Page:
Pharmaceutical name: Letrozole
Pack: 30 tabs (2.5 mg/tab)
Active Life: 48 hours
Average Dose: 0.25 - 1.0 mg/day
Water Retention: No
Liver Toxic: Yes
Femara by Novartis
Femara is an post cycle steroid, the active substance is Letrozole and is made by Novartis.
Femara is a third generation aromatase inhibitor. Like most aromatase inhibitors it was developed to fight breast cancer by inhibiting aromatization via the aromatase enzyme. It is similar to Arimidex, however Femara is much more potent in it's ability and is used primarily when other treatments such as selective estrogen receptor modulators have failed to produce results. This is why the majority of the research about Letrozole has been conducted on post-menopausal women, but of course some of the findings can be translated over for the benefit of athletes.
In terms of how these effects can be used to the benefit of bodybuilders and strength athletes, Femara is primarily used to ward any estrogenic side effects caused by the administration of anabolic steroids. This steroid has been show to have the capability of reducing the level of estrogen in users' bodies by up to 96-98%. This would seemingly be enough in itself to make the compound a desirable one with which steroid users would be interested in. However Femara also has been shown to increase the amount of lutenizing hormone, follicle stimulating hormone, and sex hormone binding globulin in users. When you combine these attributes with the fact that it will help protect against gynocomastia, water retention and other estrogenic side effects letrozole obviously can fulfill many users' needs.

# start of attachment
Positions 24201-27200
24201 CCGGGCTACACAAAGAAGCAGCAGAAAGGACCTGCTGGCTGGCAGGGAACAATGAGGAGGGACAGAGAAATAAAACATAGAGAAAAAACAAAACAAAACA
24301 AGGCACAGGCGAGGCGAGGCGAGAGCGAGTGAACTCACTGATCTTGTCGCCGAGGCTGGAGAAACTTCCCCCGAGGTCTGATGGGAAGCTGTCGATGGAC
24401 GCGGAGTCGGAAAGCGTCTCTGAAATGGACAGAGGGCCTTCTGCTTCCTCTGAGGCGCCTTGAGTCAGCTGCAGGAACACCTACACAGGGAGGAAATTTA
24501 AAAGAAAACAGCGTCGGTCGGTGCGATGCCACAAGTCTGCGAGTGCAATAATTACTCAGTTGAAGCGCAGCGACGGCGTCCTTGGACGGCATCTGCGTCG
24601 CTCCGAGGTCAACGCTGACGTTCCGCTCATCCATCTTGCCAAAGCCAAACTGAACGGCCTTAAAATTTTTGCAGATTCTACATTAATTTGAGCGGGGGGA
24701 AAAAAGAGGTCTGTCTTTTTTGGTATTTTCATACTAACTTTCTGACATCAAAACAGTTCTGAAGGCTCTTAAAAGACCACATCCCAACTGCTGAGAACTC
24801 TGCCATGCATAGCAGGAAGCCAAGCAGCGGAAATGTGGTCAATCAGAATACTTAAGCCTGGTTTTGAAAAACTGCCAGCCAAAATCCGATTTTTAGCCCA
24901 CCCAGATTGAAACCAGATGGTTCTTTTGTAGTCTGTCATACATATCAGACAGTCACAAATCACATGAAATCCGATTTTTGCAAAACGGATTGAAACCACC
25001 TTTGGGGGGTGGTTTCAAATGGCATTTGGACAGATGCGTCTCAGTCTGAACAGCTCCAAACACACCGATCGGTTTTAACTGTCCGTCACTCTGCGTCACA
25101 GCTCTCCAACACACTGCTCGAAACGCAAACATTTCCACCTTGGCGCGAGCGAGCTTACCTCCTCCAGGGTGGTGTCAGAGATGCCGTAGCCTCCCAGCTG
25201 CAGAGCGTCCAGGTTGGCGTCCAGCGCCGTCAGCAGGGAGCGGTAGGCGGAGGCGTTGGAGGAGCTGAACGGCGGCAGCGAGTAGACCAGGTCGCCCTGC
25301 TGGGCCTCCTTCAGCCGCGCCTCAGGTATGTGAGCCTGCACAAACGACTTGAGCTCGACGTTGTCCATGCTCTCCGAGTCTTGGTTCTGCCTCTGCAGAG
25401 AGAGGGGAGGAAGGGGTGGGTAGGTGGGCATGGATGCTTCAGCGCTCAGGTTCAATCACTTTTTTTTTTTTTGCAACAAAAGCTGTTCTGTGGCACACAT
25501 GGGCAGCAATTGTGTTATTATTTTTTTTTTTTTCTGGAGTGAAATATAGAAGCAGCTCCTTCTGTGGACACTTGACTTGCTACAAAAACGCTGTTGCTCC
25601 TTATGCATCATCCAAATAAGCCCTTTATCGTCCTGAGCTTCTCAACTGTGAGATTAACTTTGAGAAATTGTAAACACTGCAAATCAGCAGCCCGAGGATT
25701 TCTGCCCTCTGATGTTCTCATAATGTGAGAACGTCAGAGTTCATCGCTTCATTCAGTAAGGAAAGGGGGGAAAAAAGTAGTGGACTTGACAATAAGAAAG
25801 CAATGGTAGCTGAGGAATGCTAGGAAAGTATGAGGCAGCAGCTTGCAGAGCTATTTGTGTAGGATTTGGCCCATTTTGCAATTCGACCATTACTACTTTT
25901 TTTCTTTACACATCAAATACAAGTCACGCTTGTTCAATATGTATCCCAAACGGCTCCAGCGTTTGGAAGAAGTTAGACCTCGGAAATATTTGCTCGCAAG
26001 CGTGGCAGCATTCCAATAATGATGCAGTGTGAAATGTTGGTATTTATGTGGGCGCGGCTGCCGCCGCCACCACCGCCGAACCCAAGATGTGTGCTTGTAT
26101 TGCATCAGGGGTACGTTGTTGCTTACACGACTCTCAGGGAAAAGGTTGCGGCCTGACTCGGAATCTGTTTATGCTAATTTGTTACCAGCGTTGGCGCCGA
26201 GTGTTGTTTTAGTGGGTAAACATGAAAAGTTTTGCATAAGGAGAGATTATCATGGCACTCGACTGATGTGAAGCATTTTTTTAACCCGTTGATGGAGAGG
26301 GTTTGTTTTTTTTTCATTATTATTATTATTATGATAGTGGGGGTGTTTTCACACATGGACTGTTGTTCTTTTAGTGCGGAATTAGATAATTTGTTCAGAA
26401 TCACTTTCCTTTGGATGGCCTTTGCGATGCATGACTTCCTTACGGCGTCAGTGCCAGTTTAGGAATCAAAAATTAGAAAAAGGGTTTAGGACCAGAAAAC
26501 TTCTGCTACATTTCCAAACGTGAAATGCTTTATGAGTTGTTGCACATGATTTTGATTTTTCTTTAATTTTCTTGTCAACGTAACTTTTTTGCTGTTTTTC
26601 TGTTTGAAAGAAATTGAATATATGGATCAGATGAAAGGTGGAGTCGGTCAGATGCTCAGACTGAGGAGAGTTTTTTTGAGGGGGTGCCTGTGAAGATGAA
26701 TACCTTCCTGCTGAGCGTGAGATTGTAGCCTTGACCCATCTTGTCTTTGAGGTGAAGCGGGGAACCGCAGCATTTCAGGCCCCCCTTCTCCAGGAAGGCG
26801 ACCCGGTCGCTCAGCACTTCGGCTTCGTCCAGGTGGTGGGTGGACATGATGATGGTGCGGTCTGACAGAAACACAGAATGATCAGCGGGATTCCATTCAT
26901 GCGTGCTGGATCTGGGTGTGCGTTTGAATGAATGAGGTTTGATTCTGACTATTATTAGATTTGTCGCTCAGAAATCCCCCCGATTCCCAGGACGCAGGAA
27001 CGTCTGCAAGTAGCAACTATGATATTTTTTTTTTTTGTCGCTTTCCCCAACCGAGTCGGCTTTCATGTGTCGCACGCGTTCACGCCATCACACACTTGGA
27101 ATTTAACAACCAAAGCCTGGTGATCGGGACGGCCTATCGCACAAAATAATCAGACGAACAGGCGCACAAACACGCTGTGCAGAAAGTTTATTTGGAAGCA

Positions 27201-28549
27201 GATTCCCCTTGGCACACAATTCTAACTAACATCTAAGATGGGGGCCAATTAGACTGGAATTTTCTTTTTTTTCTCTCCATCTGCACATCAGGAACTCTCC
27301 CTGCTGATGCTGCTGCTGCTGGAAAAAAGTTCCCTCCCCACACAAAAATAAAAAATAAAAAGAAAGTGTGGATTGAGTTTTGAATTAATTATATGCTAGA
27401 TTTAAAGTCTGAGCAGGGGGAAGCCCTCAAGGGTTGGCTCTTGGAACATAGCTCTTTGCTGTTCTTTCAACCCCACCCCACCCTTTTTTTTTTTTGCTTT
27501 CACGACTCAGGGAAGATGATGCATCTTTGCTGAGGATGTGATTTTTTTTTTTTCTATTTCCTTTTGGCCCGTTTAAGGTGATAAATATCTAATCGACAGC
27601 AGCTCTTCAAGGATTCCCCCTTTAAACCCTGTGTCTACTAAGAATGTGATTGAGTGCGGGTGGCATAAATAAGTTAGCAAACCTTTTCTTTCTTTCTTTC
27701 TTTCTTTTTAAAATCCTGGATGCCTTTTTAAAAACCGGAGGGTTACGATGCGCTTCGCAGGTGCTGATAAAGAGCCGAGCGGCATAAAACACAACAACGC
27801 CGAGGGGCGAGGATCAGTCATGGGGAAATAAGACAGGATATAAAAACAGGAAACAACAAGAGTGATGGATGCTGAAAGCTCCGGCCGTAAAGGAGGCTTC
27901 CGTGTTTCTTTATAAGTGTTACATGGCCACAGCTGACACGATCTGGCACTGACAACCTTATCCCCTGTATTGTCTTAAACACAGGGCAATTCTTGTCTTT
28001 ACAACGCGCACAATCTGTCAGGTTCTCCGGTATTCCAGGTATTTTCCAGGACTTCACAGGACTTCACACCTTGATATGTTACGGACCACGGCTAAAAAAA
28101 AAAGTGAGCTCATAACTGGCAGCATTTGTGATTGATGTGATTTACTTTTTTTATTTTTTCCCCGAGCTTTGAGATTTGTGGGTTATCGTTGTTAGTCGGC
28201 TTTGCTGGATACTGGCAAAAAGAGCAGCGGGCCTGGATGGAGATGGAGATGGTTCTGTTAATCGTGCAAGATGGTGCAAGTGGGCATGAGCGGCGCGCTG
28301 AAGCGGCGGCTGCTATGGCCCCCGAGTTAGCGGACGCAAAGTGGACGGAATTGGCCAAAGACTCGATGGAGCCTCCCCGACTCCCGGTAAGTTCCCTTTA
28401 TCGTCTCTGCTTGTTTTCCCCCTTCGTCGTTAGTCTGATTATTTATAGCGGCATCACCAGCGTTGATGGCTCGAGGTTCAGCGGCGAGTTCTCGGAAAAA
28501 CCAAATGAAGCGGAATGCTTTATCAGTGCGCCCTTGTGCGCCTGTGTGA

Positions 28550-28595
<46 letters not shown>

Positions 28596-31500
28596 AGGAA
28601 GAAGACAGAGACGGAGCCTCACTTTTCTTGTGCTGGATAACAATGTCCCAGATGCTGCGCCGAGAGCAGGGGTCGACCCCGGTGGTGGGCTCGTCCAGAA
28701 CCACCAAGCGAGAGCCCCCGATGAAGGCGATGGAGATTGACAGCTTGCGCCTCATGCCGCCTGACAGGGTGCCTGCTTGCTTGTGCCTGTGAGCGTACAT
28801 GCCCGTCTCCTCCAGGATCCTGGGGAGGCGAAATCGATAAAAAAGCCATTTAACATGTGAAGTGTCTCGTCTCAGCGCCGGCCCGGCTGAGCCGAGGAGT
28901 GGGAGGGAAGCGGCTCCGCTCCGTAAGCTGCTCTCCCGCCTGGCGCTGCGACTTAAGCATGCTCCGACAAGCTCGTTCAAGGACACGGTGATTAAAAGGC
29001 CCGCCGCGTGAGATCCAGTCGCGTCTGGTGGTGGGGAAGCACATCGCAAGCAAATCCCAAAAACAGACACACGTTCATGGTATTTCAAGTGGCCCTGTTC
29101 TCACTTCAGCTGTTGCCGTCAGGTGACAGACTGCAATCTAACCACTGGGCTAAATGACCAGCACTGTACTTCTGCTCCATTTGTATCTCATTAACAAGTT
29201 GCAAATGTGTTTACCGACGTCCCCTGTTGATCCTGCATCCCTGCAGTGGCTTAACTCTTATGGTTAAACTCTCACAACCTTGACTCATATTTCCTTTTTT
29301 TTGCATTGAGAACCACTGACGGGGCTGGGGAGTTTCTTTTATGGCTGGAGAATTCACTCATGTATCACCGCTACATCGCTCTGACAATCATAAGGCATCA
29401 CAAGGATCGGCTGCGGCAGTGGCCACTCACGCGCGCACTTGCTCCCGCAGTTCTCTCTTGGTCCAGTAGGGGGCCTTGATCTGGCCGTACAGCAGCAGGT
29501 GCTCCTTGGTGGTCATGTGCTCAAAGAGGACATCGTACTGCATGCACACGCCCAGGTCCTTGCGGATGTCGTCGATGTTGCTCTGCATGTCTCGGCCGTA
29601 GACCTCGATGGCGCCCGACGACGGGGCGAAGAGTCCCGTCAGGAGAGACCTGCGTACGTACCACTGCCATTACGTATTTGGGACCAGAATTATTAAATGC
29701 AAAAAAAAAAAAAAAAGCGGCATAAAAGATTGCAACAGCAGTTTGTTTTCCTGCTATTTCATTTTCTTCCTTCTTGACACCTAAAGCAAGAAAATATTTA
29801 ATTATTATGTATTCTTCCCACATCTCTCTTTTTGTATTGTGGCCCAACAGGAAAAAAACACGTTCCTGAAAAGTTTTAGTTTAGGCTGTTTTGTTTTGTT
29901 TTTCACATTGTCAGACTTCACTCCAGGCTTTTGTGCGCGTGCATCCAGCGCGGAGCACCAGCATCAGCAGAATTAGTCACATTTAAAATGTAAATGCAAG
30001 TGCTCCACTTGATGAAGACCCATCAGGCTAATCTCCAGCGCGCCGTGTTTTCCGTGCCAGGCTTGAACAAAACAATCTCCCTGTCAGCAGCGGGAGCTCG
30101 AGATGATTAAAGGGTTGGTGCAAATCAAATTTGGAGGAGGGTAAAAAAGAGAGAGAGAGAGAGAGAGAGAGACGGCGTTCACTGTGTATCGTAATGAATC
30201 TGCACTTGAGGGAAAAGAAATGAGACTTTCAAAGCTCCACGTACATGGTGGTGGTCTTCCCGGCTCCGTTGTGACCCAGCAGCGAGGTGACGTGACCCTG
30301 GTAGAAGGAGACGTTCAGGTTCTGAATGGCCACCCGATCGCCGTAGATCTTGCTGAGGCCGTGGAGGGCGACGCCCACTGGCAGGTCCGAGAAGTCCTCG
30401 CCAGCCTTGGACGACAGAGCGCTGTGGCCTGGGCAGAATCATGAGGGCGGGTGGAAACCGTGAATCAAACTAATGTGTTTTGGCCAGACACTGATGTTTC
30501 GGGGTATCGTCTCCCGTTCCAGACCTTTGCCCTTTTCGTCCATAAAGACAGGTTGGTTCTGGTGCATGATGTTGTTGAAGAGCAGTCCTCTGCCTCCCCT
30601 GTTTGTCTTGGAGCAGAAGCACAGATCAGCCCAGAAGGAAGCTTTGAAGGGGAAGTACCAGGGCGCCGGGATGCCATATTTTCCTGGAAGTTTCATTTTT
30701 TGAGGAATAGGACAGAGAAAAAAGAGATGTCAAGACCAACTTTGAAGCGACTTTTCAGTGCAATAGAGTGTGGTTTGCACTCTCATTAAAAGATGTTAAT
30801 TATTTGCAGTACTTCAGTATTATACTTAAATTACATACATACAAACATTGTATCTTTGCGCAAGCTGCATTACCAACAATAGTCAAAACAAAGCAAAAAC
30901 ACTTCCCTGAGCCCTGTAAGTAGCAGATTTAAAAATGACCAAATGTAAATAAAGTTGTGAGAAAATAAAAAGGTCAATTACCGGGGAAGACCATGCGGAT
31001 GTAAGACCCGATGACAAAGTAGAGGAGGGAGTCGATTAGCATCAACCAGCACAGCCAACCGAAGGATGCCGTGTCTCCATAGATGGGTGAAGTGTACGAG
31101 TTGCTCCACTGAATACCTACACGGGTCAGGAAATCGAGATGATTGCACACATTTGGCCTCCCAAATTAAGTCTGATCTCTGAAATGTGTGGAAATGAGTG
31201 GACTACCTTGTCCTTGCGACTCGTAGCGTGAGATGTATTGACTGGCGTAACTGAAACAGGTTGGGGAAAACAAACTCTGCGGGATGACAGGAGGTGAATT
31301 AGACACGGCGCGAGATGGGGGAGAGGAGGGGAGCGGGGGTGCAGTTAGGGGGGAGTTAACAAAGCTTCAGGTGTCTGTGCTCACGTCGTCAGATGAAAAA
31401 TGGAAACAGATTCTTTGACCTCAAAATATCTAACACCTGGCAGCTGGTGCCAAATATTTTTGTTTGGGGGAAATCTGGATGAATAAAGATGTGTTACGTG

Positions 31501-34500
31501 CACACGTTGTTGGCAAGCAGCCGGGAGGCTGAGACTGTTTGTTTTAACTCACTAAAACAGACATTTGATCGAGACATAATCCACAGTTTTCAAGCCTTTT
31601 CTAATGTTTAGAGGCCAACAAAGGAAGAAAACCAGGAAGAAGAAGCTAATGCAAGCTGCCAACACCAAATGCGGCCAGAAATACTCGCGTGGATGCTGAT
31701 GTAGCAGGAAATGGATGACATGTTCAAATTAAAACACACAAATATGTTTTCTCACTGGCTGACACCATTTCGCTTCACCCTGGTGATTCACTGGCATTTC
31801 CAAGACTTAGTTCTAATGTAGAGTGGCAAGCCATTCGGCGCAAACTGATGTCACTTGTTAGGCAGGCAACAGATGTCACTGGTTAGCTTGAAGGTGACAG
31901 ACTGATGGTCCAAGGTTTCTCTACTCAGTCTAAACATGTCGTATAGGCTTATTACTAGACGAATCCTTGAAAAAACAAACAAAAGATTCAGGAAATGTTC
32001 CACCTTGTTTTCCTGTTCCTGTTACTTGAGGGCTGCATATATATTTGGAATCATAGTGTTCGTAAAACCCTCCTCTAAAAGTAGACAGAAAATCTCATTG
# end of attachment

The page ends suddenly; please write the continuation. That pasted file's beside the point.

There are some animal studies that have suggested that Letrozole can help to reduce or even eliminate pre-existing gynocomastia as well. Of course there are some limits to this research as it has never been conducted using human subjects but it does demonstrate that there may be a mechanism by which this could occur. Anecdotally some users have reported that they have experienced a reduction in their own pre-existing gynocomastia, but of course these reports have their limits as they were not conducted with the scientific controls in place.
Interestingly, it takes approximately 60 days to get a steady blood plasma level of letrozole once administration of the drug begins. This may necessitate that a user begin using the compound prior to beginning their cycle if they wish for the effects to be at full strength once their cycle begins. This may also hinder the ability of the compound to respond quickly if a user begins administration of the drug to counteract some side effects that have appeared quickly.
Femara HOW DOES IT WORKS?Anecdotally users have reported seeing good results using doses ranging from about 25 mgs per day to 5 mgs per day. However these doses do vary quite widely from user to user, including dosing schedules. Some have reported using the compound every other day or every third day with good results. Also, doses reported have ranged from 25 mgs to as much as 2.5 mgs per day.